Some random, barely-heard-of writer (Stephen King someone or other) once said – “if you don’t have time to read, you don’t have the time (or the tools) to write.” It’s a very true quote, because reading the countless amazing books out there has had a profound impact on my own writing. In its way, reading has taught me more about writing than any course, conference, or writers group (but all of those are also more than worth a writer’s time). So you could say a lot of my reading is for professional reasons.
But I’ll be honest. The truth is I’m an utter and total bookworm. Full-on need a twelve-step-program addict. And it started long before I picked up a pen to write my own. I’ve been devouring books since I was a kid. They give me an escape from this troubled world, they provide insight into other worlds, and they are vehicles to launch my yawning and stretching imagination to new heights. When I was in school, I would wonder into the library, just to have the librarian say, “ah, you again. I have some stuff here you might enjoy.” At the bookstore, I could never leave empty-handed. Sometimes I even tricked my parents into buying me books that probably should have waited a year or two.
Maybe they saw through my devious little ways and maybe they didn’t. But either way, books feed me like little else can. It’s a passion that has turned into a livelihood, with my debut novel coming out in the spring (click here for more on that).
And it’s a passion I’ve decided I’m long overdue to share. Most notably during the pandemic, I’ve seen a lot of great blog posts about what everyone’s reading. And trust me – I love talking books. Even at pre-pandemic parties when I was most likely to hide in a corner somewhere, books got me talking like you wouldn’t believe. Especially history books.
But in my line a work, it bodes well to read everything. Anything I can get my hands on. I rampage my way through dozens of books a year. While I can’t remember all of them (who could?), there are always a handful that leave a profound mark on me. Books that teach me a significant truth, that pull at my heart strings, that stick with me through thick and thin. And every year, I make a top ten list of reads that I post on my social media accounts (handle @mbhenry1985, come say hello!) The thought hit me the other day, while I was compiling this list, that perhaps you guys might want to see it too! And this being a blog instead of something pithy like Instagram, I have a lot more room to really share my thoughts.
So, without any further ado, here are my top ten for 2021, in no particular order. Books that kept me inspired during a year of big changes all around me.
It’s that time of year again! If you’ve followed this blog awhile, you’re probably familiar with my fascination with the other worldly, especially when it comes to ghosts. It’s a theme I’ve explored often with some of Gettysburg’s most famous haunts (view them by clicking here, here, and here). And while the Civil War is a great place to go looking for ghosts, this year, I’m taking you down a different road (highway puns).
Of all our stops on Route 66, the Lincoln home was one of our favorites. It is wonderfully preserved, furnished just like it was then, right down to perfect re-creations of bed spreads and wallpapers. The doorway to the Lincoln home is a true doorway through time, as well as an entrance into the personal lives of two of America’s most famous figures.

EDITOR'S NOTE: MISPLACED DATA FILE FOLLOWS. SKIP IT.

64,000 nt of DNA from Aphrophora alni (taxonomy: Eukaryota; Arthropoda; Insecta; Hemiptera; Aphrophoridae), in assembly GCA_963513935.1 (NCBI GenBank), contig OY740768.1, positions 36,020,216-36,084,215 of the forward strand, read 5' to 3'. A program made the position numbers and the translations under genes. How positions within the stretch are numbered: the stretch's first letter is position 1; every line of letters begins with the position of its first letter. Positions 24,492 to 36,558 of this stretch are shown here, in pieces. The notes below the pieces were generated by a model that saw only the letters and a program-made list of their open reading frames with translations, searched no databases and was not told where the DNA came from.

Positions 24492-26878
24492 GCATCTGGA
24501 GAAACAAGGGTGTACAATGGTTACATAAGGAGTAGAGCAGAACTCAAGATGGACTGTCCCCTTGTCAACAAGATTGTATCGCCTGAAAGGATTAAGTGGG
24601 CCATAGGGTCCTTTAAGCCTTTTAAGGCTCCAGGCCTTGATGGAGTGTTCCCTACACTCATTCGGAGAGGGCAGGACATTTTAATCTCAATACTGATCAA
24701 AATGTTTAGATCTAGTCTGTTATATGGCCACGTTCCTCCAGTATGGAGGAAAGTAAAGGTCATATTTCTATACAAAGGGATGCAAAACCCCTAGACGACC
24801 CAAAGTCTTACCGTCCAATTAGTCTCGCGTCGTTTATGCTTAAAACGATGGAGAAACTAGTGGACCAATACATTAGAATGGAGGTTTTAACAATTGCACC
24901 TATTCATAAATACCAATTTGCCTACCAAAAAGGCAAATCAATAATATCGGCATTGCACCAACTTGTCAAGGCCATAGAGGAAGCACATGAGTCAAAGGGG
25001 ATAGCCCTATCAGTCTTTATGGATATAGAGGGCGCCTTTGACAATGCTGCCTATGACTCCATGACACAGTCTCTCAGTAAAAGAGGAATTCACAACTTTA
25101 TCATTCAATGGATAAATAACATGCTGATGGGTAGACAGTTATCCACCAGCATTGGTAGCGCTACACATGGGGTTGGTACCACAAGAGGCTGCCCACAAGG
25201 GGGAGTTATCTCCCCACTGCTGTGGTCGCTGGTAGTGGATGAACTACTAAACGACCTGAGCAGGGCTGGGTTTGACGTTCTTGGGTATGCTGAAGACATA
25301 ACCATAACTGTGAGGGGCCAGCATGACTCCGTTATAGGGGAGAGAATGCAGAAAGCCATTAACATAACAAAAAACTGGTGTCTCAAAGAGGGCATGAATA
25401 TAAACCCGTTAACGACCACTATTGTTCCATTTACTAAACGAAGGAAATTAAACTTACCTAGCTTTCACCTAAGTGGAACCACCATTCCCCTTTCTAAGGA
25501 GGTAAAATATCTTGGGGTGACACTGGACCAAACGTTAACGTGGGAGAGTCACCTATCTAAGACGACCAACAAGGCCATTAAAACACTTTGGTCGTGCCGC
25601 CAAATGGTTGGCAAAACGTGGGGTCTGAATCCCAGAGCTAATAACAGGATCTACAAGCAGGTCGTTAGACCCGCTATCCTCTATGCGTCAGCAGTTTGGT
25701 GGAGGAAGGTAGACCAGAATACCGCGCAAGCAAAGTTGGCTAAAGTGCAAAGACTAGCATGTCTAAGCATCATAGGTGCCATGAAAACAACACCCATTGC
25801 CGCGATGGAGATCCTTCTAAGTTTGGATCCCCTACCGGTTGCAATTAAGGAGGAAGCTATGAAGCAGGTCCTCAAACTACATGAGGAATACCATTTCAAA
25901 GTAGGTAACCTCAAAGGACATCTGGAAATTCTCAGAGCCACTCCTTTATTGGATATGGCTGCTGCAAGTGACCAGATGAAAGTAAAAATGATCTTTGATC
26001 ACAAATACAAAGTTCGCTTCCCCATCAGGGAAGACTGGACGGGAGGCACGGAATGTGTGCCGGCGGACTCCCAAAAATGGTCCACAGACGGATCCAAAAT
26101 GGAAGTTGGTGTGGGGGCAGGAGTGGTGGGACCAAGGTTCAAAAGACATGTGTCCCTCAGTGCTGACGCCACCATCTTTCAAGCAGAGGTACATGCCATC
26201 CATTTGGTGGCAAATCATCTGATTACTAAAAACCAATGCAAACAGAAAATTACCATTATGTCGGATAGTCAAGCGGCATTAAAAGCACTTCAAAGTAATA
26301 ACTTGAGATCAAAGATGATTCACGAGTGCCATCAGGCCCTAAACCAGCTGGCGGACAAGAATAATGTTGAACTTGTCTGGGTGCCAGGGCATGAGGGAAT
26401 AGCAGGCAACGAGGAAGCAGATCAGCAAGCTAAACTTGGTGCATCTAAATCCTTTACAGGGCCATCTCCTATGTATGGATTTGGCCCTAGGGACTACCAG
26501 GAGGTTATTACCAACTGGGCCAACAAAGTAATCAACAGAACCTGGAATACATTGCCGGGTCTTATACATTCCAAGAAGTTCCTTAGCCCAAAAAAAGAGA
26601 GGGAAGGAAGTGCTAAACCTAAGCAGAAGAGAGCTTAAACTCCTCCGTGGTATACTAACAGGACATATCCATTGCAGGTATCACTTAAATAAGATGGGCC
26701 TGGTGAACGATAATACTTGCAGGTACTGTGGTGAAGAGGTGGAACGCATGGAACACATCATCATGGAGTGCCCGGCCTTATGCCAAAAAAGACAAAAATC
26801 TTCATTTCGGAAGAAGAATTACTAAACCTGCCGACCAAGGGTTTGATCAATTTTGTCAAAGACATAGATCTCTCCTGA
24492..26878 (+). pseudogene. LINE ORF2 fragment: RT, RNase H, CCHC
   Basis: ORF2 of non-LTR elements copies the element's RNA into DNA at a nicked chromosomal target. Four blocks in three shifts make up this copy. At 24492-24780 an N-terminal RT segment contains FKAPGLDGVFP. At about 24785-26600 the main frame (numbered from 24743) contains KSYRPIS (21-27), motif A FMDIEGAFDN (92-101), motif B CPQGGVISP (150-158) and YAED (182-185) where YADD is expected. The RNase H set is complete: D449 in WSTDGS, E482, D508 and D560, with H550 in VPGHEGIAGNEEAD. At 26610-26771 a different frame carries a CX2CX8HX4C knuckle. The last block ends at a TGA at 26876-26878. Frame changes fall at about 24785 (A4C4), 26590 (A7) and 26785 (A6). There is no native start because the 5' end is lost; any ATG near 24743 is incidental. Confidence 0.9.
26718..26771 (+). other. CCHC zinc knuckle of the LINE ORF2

And while there’s no better candidate for ghost stories than tragic Abraham Lincoln, he isn’t the one who haunts this place. At least not according to some former employees of the charming historical residence in Springfield, Illinois. People who tell of phantom taps on the shoulders while cleaning certain rooms. A chair that creaks and rocks despite no one sitting in it. And misty apparitions, not of a forlorn President, but of a stern and troubled Mary Todd.
Have you ever met someone from history that grabbed you by the shoulders and completely stole your attention? With one look at a faded photograph, you just knew you were in for a treat? That’s what happened when I first came face to face with Lieutenant Frank Luke Jr. An Arizona wild thing who blazed through the skies of Europe during his whirlwind of a flying career in World War I. Known for his shock of platinum blond hair, his lumbering build, and a somewhat foul temper, one he often took out on enemy aerial observation balloons. Earning him the nickname – “the Balloon Buster.”
I met Luke while researching for a novel I was writing at the time. I sat on my bed one evening, flipping through a very old book about WWI pilots, when the battered old pages slipped through my fingers. They landed with a flop right on Luke’s picture. I actually jolted when confronted with that stern gaze. A steely fire in the eyes, still sizzling even after a hundred years. It took me a few seconds to compose myself and check the name at the bottom of the photo – “Frank Luke, the Balloon Buster.”
So… where were we with this poetry series?
Those of you who have followed me for awhile might recognize it. A few years back, I tapped into my rhyming writer origins and penned a big poem (consisting of a lot of smaller poems, really) about the various evil ways wars have ended innocent human lives. I enjoyed posting it in small installments, but then came 2020. Given all the challenges chucked at us, I didn’t have the heart to continue with it.
However, there are still a lot of segments left to share with you. Since I’m working on a new series all about WWI aviators, I couldn’t resist pulling this one out of my files and dusting it off. I do plan on sharing the rest of those poems at some later date too. I guess we’ll see how things go.